There are some broad types of actions human critters take to get through natural disasters.
- Survive the disaster itself
- Immediate recovery efforts (short-term, clear goals)
- Big disaster recovery projects
Let’s just say that #3 is my least favorite. BY FAR. Last fall’s flood made a mess – but natural resources are incredibly resilient from natural disasters. Unfortunately, the things done in the name of “disaster recovery” can be more challenging to recover from.
Fortunately, as the contractor season is drawing to a close, I’ve been able to get rolling on a few plum projects. I think projects are a great avenue for reflecting AND getting moving again.
One of those projects is reseeding and erosion mat. With a bag of native seed mix and a few strangely cumbersome rolls of aspen/coconut mat, volunteers have been able to do a lot of slope stabilization and mitigate a lot of invasive weed habitat.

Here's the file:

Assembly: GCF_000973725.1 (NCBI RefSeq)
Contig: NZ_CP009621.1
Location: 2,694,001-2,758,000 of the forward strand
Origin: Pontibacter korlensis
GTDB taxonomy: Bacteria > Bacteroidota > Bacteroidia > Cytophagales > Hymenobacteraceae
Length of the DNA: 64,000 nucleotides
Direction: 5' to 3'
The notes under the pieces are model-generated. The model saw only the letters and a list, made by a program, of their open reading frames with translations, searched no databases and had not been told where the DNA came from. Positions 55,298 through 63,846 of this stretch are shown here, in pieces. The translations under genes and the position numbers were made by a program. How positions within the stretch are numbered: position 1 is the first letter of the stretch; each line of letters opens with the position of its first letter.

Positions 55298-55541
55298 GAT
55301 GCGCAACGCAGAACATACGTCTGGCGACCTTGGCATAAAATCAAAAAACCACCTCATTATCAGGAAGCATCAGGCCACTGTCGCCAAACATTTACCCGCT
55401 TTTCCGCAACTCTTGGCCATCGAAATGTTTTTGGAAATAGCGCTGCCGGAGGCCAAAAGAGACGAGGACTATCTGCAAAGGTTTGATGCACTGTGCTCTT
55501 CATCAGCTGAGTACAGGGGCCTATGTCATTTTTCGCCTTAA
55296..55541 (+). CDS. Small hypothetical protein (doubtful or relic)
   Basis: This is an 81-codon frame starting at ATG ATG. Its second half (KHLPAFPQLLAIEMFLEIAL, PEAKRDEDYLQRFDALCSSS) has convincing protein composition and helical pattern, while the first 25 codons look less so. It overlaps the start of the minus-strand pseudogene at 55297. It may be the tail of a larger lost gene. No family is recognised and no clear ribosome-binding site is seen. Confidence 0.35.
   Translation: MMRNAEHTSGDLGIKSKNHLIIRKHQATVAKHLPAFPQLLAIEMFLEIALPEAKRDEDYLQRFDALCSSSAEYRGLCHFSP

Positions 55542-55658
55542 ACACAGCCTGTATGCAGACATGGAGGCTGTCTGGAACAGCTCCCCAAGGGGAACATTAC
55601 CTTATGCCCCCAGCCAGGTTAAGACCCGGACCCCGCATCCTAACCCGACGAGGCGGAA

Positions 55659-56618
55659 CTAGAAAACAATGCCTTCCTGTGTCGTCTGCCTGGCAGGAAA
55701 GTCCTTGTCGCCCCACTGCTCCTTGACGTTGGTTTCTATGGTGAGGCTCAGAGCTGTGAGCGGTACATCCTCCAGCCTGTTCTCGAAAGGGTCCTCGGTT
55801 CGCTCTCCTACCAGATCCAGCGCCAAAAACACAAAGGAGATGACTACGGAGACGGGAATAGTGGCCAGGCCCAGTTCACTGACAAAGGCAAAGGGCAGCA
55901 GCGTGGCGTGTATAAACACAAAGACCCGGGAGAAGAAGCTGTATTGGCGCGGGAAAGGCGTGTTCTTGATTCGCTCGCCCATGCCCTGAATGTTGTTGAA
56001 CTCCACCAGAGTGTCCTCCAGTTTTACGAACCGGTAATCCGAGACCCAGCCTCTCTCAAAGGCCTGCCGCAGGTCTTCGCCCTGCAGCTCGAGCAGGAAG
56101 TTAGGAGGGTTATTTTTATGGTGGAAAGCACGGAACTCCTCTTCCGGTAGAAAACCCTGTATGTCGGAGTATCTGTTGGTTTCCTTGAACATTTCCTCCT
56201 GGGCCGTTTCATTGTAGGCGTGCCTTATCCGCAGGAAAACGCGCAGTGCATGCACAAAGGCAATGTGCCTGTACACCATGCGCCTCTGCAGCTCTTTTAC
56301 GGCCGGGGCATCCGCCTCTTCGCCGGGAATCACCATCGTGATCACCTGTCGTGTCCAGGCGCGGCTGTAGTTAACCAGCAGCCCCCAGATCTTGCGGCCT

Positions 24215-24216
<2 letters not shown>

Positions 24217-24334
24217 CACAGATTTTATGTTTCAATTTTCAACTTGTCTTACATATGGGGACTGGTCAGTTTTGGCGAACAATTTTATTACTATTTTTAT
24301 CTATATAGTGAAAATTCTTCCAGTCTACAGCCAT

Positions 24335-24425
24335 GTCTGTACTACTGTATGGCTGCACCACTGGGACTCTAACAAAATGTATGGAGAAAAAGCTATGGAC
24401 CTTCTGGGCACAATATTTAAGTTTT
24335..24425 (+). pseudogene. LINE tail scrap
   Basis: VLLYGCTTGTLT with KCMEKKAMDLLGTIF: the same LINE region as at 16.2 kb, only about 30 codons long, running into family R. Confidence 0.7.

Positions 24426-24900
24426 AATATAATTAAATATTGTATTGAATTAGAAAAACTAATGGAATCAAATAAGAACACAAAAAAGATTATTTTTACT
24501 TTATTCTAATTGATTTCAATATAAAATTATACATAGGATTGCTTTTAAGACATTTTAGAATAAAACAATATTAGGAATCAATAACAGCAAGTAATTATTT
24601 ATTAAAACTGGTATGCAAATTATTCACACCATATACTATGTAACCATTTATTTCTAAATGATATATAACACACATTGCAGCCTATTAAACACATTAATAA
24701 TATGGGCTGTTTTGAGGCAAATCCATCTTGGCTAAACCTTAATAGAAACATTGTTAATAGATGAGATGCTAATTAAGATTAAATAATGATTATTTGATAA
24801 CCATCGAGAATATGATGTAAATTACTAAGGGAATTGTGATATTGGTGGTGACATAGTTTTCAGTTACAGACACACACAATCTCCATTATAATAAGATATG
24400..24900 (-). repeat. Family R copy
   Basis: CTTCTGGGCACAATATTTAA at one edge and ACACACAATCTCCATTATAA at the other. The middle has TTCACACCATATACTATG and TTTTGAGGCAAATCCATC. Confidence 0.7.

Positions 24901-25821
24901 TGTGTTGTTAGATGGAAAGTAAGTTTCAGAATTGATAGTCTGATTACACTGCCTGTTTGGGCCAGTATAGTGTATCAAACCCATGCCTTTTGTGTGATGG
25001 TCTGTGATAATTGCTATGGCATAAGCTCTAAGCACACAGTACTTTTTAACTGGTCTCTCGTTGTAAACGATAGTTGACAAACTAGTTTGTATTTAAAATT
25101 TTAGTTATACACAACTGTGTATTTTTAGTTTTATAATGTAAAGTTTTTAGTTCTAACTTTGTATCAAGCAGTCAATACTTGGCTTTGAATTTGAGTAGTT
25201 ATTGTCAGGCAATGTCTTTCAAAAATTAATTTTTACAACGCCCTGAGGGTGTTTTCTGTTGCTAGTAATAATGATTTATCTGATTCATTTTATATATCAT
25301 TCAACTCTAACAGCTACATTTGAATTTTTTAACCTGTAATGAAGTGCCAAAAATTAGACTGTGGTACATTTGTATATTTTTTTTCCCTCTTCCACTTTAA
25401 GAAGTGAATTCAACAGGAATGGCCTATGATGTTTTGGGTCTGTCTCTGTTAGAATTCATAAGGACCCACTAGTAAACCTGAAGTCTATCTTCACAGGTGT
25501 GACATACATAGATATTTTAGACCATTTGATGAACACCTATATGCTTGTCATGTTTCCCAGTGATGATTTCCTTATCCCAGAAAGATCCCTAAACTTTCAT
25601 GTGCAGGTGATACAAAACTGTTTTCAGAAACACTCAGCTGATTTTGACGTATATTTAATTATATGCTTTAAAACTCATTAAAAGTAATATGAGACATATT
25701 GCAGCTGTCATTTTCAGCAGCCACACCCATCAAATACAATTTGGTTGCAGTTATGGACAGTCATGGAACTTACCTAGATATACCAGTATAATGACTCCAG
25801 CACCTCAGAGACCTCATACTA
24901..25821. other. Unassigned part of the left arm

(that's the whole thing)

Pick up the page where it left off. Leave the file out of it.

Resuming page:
One my job duties (that goes well in spite of my best efforts) is wrangling stewardship volunteers. As the contractors began leaving, the volunteers came back in droves. 607.5 volunteer hours this month. h/t to The Dawson School, Wildlands Restoration Volunteers, Boulder County “Fast Tracks”, and others.
For a personal project, I started work on a retaining wall at the East end of the park. It’s amazing to see that even nature has routines. At 10:30, the flies fly; at about noon the rattlesnakes pass through; and at 2:00 the rain starts. And somehow rocks find good places on the wall.
A thought from all of this: Correlation isn’t causation, sure – but take time to enjoy correlation, coincidences, and other moments of providence…